During the financial tsunami in 2008 when all sectors slumped, Ablecom tried this approach with success. Its revenues bucked the trend and grew. Therefore, the worse the economy is becoming, the more inventory we will prepare. Don’t treat the downturn as a “crisis,” but rather see it as a heaven-sent "opportunity." Ablecom has 7% of the global server chassis market and there is still room for a 93 percentage-point growth.
No monetary woes, no worries about inventory pile-up
Next, with the rising of the "big clouds" such as Google and Facebook, as well as continued improvements to Intel products, servers’ specifications will be getting more and more high-end. This will benefit Ablecom since the company’s advantage does not come from quantity, but rather it is a company with excellent R&D and diverse product lines catering to orders in small volumes. We have a R&D team of about 100 with annual increases in R&D budgets, which account for about 50% of all expenses and 5% of the total revenues. This year, Ablecom’s R&D budget will exceed NT$230 million. If the R&D efforts were cut from Ablecom, the company would only be an ordinary manufacturer without much value.
Another advantage that has been helping Ablecom survive the economic downturn is that the company does not have any monetary woes. We still have at least US$20 million in idle cash. We could obtain loans from banks, but we have not done so. Ablecom does not have any financial problems and therefore we are not afraid of preparing inventory. We might have been able to clear the inventory in six months in the past; now it might take one year, but that would not be a problem for us at all.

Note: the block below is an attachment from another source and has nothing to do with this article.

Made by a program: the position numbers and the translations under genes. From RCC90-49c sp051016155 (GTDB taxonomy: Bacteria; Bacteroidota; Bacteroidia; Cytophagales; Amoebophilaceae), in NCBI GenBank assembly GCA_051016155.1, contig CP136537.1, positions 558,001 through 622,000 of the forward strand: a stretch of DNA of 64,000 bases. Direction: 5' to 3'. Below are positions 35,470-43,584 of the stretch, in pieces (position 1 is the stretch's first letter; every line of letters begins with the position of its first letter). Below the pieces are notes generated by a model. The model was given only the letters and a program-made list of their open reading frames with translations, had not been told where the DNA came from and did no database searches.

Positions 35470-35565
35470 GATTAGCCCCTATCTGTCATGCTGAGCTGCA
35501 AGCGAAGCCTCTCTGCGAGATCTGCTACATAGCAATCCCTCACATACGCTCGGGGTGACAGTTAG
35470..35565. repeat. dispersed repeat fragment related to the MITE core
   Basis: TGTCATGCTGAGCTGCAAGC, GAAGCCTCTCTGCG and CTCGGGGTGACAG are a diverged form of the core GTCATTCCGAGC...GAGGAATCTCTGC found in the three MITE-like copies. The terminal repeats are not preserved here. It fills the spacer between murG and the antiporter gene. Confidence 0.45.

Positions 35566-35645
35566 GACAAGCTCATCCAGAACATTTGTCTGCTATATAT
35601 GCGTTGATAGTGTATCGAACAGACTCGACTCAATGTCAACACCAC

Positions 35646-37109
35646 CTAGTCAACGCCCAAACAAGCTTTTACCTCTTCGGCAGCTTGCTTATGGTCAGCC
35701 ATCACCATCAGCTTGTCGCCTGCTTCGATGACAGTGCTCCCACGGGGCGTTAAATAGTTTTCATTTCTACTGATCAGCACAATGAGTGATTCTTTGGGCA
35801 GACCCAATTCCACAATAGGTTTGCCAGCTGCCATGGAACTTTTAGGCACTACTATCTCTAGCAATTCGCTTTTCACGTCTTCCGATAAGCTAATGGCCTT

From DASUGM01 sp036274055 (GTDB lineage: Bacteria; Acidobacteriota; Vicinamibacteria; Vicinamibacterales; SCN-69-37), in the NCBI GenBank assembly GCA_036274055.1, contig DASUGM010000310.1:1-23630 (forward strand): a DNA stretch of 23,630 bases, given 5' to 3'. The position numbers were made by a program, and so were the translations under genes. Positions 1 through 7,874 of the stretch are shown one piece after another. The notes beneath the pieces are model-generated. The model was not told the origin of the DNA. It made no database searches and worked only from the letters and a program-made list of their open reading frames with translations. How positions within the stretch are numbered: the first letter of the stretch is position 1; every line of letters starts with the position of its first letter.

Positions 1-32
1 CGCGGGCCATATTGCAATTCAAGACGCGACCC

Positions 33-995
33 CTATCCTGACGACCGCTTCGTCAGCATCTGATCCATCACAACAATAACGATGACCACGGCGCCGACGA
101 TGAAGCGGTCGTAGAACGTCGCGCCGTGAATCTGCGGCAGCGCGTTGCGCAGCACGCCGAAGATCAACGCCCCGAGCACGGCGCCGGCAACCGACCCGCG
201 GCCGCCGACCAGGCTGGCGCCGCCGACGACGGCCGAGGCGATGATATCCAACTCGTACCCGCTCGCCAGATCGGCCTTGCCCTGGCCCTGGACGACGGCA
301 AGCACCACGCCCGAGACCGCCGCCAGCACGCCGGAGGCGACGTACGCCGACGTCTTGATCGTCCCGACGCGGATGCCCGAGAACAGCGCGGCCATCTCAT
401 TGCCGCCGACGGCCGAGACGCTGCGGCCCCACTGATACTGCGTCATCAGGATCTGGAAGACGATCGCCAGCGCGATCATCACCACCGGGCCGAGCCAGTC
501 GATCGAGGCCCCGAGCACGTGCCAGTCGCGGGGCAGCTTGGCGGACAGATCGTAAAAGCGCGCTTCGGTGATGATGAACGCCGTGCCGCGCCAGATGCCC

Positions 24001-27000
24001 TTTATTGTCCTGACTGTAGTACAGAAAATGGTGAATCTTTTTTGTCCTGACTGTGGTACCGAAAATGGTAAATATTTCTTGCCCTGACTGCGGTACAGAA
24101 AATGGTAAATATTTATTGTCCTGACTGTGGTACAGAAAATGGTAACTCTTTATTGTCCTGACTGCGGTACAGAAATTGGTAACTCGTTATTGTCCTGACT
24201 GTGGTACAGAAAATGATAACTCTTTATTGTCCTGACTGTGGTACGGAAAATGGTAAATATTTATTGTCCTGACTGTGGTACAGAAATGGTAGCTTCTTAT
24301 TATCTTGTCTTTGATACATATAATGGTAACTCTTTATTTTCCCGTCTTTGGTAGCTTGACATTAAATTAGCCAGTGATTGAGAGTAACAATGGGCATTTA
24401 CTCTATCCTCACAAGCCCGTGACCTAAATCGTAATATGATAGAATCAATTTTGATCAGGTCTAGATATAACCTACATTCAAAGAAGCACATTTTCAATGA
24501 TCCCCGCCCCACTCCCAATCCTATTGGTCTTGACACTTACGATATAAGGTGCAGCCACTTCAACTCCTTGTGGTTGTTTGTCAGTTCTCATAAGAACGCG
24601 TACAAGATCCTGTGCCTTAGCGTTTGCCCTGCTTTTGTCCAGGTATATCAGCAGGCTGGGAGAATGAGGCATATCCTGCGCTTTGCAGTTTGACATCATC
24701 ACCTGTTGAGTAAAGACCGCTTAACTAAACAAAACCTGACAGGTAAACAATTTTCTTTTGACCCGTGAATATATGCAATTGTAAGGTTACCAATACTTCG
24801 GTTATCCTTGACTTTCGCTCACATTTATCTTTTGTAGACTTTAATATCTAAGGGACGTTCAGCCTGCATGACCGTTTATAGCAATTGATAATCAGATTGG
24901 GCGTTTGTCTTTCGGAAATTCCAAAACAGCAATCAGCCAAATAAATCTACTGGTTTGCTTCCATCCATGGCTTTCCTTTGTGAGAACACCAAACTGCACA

In the past, we put our main focus on supplying products to Supermicro with the server client accounting for 78% of Ablecom’s revenues. However, in order to make the company even healthier, we have started diversifying our supply chain partners and clients. This year, Ablecom will add many new clients from Taiwan and China. Although the initial volumes may not be significant, these orders are estimated to boost our revenues by 5%. With Supermicro estimated to enjoy a growth of around 15% this year, Ablecom will be able to maintain a 20% on-year growth in 2012.
Meanwhile, in addition to Ablecom’s plants in Dongguan, China, the company also started constructing manufacturing facilities in Bade in Taiwan’s northern county of Taoyuan at the end of 2011. The facilities will be mainly for producing high-end products. The first two phases of investment call for an investment of about NT$2.8 billion, and new capacity is set to be available in June this year with shipments reaching about 200,000 units. In three years’ time, the facilities in Taoyuan are expected to account for half of Ablecom’s total production. The reason that Ablecom has chosen to re-establish its production in Taiwan is that wages in China are soaring and the workforce there is very unstable – many workers will not return to work after holidays for family reunions. Although production cost in Taiwan is higher, it is more convenient to deliver products directly to the US, which will cut transportation cost. Furthermore, we can also adopt automated production to replace some manual work, such as using vibratory bowl feeders. We can use automated assembly as much as possible. In fact, after graduated from vocational high school, the first business I founded was for developing automation equipment. This is where I am really strong at and is also my personal interest. I hope to use automation to maintain as much as possible a balance between the costs of production in Taiwan and China.
We have plans to make Ablecom a listed company and the company’s financial structure is being shaped towards such a goal. However, whether or not we should be listed will depend on whether new clients can contribute 35% of the company’s revenues, or else, there will be no point of listing it. We estimate that the goal may possibility be achieved in three to four years.